Toronto’s most famous landmark is the CN Tower, a 553 metre- (1,815 foot-) tall steel and concrete transmission tower and observation deck which is the second tallest freestanding structure in the world. But it is now recognized that the CN Tower is the tallest free-standing tower in the world.
* Sports stadia
The Rogers Centre (formerly SkyDome) is the world’s first sporting arena to feature a fully retractable roof. It is currently home to the Toronto Blue Jays (baseball) and the Toronto Argonauts (Canadian football). Nearby, the Air Canada Centre is the home of the Toronto Maple Leafs (ice hockey), the Toronto Raptors (basketball), and the Toronto Rock (box lacrosse). It was built to replace the legendary Maple Leaf Gardens. Additionally, there is BMO Field, which the home to the MLS team Toronto FC (association football).
* City Hall
Toronto’s City Hall is one of the city’s most distinctive landmarks. Built to replace its predecessor — now known simply as Old City Hall — its modernist style still impresses today (it has been used as a backdrop in American films to depict a city of the future). Directly in front of City Hall is Nathan Phillips Square, a public space that frequently houses concerts, art displays, a weekly farmers’ market, and other public events. It is also the site of a reflecting pool that, during the winter, becomes a popular skating rink.
* Yonge-Dundas Square
Yonge-Dundas Square is the city’s newest and flashiest public square, located across the street from the Toronto Eaton Centre, a large, popular shopping mall long enough to have Toronto Transit Commission subway stops at both the northern and southern ends of the mall. Another upscale shopping mall with subway access is the Yorkdale Shopping Centre, although this mall sits outside of the city centre at the intersection of two highways, Allen Road and the 401. Queen’s Park, an historic scenic park and public space, surrounds Ontario’s Legislative Assembly.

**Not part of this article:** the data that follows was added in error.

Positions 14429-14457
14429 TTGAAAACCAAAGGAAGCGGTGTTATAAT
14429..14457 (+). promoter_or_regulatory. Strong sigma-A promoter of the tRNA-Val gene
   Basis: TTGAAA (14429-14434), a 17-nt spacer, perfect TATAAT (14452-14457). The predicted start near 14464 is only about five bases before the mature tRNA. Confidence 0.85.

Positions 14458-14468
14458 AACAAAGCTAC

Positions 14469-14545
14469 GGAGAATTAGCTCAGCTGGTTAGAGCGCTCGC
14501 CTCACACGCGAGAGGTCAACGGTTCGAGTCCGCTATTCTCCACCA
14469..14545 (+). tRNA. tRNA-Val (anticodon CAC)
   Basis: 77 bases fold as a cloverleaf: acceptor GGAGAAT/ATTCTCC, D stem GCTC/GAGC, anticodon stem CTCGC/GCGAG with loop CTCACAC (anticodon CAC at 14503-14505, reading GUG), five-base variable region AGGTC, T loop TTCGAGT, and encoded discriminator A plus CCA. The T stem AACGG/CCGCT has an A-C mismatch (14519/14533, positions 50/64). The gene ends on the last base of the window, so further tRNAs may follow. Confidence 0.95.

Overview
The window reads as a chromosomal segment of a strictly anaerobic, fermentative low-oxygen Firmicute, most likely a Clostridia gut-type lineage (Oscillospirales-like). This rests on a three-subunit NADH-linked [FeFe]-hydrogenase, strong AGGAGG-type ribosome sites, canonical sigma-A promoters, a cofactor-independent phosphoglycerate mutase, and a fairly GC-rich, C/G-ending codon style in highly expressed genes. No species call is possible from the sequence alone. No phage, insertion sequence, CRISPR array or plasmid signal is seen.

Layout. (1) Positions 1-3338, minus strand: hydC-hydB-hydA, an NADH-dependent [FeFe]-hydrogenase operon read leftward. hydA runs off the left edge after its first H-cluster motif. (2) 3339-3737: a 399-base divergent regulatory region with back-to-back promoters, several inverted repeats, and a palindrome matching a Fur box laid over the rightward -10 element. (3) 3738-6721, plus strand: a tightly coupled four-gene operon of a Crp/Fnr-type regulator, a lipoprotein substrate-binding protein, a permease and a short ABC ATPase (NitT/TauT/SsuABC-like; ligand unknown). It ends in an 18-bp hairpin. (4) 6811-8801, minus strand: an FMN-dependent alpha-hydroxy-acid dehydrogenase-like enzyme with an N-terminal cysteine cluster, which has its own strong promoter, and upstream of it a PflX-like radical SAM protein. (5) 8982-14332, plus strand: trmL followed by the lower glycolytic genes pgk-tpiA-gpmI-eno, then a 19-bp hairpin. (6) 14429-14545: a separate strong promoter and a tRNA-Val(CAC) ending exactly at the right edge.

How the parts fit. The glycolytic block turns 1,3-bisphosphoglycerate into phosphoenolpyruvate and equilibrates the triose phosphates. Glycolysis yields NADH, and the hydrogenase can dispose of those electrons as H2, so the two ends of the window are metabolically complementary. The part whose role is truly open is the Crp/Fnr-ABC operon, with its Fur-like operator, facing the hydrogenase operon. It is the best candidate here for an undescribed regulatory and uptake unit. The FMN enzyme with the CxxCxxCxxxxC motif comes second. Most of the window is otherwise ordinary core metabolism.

* The Toronto Islands
The Toronto Islands form part of the largest car-free urban community in North America. Accessible by ferry, “the Islands” include a public park and a children’s amusement park, Centreville. The city has several large forested urban parks, the best known being High Park to the west of downtown. The city is crisscrossed by a network of ravines that have remained almost wholly undeveloped. The Martin M. Goodman trail also traverses the entire lakeshore from one end of the city to the other, a section of this trail runs as a Boardwalk through the Beaches area, from Ashbridges Bay to Victoria Park Avenue. The Scarborough Bluffs are majestic cliffs along much of Scarborough’s shores.
* Toronto’s oldest cathedrals
The Roman Catholic St. Michael’s Cathedral and the Anglican St. James’ Cathedral are both on Church Street.
* The Distillery District
The Distillery District is a collection of old and restored industrial buildings from the 19th century which now feature artworks and historical artifacts from Toronto’s early industrial past.
* Casa Loma
Casa Loma, Spanish for “Hill House”, is a castle overlooking downtown Toronto, it is one of the city’s most popular tourist attractions.